Rockland councilor wants probe of community development director’s departure

Posted Oct. 22, 2012, at 1:25 p.m.

ROCKLAND, Maine — A Rockland City Councilor said Monday that she will ask for an investigation into the abrupt, unexpected resignation of the community development director.

“While the resignation of Audrey Lovering from her position as community development director is a personnel matter, it is important that the taxpayers of Rockland do not pay a $20,000 severance package to an outgoing department head without light being shed on this situation,” City Councilor Elizabeth Dickerson said in an email to the Bangor Daily News. “And it is essential that the city manager’s role as the supervisor of department heads, and sole decider in matters affecting the employment of department heads, is understood to the taxpayers of Rockland.”

After reaching an agreement with the city manager, Lovering resigned officially on Oct. 10, but she had not worked since Oct. 1. She signed a severance agreement in which she received $21,666 as four months salary. The city also agreed to pay her health insurance through Jan. 31 and agreed to pay her legal costs of $2,000.

Lovering is barred from saying disparaging things about the city, per the agreement. She also drops any potential claims she may have against the city.

City Manager James Smith has declined to comment, saying that it is a personnel matter and state law does not allow him to talk about her departure.

Dickerson said Monday she knows that the city council does not have authority over the department heads of the city of Rockland. That responsibility lies with the city manager who also is personnel director.

“But the council does have authority over the city manager. As such, it is my wish that an investigation of the city manager’s role in this matter be conducted by the city council,” Dickerson said.

Mayor Brian Harden said Dickerson has yet to inform him of her request.

Harden said the council has the ability to do two things with the manager in his role as personnel manager. He said councilors can ask questions about a personnel process or it can call for a formal investigation into the action that the manager has taken.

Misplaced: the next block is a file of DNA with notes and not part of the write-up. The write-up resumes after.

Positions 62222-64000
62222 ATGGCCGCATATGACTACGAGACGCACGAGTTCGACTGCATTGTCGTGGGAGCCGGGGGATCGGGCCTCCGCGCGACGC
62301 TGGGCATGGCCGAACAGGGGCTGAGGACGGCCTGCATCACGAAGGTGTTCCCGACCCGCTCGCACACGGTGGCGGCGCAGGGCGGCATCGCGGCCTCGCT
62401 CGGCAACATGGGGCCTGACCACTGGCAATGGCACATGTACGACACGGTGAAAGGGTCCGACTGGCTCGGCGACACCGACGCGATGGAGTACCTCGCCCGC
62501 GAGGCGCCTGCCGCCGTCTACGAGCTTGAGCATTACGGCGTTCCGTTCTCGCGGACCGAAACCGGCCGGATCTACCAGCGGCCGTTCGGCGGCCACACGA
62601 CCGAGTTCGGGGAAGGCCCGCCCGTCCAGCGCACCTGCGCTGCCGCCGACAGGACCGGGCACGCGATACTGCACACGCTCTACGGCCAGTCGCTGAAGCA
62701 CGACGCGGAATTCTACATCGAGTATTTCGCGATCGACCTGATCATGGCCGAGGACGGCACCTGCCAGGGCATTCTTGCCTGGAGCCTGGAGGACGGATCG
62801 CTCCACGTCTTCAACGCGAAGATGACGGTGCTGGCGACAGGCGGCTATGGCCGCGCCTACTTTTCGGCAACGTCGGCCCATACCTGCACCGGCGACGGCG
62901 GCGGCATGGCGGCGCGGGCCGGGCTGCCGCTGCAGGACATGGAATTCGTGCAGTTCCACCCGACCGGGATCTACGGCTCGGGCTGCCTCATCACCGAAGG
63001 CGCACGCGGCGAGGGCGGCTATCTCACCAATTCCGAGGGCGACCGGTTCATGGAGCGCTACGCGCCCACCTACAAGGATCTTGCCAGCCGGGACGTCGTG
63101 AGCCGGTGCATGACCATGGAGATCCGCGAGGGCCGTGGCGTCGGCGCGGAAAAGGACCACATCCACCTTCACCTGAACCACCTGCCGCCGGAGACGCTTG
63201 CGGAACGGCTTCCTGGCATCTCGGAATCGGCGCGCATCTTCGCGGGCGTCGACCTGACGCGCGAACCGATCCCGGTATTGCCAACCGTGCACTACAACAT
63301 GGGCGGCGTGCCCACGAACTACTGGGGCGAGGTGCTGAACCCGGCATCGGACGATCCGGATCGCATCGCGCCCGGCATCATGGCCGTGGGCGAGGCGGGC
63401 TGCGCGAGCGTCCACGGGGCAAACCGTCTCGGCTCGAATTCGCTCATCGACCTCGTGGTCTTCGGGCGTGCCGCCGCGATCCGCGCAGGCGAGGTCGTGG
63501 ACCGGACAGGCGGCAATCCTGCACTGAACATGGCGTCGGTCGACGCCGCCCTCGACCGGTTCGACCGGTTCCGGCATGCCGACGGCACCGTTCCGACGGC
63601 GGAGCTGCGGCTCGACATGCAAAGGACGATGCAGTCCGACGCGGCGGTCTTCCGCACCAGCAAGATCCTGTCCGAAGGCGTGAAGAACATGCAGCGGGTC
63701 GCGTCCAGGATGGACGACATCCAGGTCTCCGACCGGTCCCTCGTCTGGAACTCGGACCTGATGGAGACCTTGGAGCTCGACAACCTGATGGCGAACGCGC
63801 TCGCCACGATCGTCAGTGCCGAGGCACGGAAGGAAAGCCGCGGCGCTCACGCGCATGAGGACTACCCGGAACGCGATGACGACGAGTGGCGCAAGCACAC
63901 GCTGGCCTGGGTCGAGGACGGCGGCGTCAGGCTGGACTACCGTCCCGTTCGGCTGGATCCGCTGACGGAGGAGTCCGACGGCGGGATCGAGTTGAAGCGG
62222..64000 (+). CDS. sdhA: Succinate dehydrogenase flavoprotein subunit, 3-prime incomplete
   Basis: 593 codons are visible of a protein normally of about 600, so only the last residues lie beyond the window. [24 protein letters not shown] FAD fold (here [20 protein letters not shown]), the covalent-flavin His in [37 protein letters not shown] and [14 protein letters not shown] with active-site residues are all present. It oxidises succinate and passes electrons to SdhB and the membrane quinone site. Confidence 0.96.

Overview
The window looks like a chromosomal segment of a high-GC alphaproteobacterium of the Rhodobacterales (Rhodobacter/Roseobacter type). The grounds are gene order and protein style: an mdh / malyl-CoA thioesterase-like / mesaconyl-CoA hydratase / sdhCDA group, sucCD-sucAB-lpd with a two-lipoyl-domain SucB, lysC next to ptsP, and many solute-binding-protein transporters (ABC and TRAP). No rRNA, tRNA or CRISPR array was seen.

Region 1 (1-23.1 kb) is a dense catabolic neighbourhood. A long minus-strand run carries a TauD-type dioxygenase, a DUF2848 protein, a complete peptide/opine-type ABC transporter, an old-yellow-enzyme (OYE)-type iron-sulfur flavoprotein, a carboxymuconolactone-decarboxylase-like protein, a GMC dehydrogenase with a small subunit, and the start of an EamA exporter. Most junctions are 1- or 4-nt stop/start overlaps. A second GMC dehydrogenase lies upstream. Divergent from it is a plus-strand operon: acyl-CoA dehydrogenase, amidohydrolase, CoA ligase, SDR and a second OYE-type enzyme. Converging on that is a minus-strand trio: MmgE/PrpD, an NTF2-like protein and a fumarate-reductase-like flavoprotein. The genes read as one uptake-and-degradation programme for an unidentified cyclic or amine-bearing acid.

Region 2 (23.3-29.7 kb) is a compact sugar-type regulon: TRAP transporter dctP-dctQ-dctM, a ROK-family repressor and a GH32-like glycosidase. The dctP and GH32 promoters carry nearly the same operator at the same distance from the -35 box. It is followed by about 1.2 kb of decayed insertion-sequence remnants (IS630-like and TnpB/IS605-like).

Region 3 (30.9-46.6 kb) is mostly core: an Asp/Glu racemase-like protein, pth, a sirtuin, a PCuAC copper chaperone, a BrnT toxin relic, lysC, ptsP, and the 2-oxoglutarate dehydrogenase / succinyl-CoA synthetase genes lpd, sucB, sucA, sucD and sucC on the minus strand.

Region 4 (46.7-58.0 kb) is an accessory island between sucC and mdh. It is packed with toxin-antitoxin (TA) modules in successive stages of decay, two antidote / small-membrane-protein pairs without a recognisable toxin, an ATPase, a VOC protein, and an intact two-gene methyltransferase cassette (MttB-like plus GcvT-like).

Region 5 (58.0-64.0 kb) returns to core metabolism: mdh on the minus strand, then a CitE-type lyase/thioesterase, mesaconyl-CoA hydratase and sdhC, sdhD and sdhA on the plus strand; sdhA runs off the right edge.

“I need to find out which thing Lizzie is asking,” Harden said.

He said that because it is a personnel matter, such a discussion with the manager would be done in a closed-door, executive session.

The mayor said that the manager informed councilors on Oct. 10 of the issue concerning Lovering’s resignation. The announcement was made as councilors were in an executive session to conduct their review of the manager.

“Questions were asked. A fair amount of time was spent on that. The council was satisfied with the answers,” Harden said.

Smith said Monday he has no comment on Dickerson’s call for an investigation.

Deborah Johnson, director of the Maine Community Development department within the Maine Department of Economic and Community Development, said last week that she was not aware of the internal action within the city over the department head’s departure.

Johnson said the state had no problems with the city’s community development department. She said the state had a good relationship with the Rockland department.

Former Rockland community development director Rodney Lynch said Lovering has done a good job including on finalizing the downtown improvement project and on planning for the future of Camden Street once Walmart moves to Thomaston next fall.

“She has represented Rockland well,” Lynch said. He served as Rockland’s community development director for 14 years.

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